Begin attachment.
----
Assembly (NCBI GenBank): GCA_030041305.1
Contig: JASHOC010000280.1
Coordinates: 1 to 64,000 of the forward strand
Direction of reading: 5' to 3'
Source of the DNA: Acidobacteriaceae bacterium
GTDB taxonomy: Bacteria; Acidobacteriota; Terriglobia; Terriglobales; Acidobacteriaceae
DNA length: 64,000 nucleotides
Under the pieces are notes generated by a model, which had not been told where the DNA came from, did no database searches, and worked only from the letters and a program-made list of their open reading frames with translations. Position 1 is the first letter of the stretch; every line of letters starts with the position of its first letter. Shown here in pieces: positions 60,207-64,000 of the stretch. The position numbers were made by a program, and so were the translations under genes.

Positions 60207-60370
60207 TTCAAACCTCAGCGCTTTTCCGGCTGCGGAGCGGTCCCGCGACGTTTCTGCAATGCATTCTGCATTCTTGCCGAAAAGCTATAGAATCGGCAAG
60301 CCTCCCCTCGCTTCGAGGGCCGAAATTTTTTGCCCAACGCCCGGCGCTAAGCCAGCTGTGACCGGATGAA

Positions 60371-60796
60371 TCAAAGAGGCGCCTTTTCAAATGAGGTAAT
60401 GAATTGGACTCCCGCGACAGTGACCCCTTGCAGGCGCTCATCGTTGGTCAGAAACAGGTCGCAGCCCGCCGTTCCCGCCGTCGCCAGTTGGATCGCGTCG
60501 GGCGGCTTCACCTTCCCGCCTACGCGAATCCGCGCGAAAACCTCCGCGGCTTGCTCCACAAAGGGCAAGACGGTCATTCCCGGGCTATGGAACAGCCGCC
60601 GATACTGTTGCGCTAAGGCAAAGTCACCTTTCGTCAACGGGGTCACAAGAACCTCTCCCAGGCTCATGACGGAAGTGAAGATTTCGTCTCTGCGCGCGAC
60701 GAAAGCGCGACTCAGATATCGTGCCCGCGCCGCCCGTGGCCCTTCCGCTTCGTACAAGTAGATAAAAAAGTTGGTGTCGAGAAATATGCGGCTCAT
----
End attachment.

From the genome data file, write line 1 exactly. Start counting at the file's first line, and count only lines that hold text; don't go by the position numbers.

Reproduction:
Assembly (NCBI GenBank): GCA_030041305.1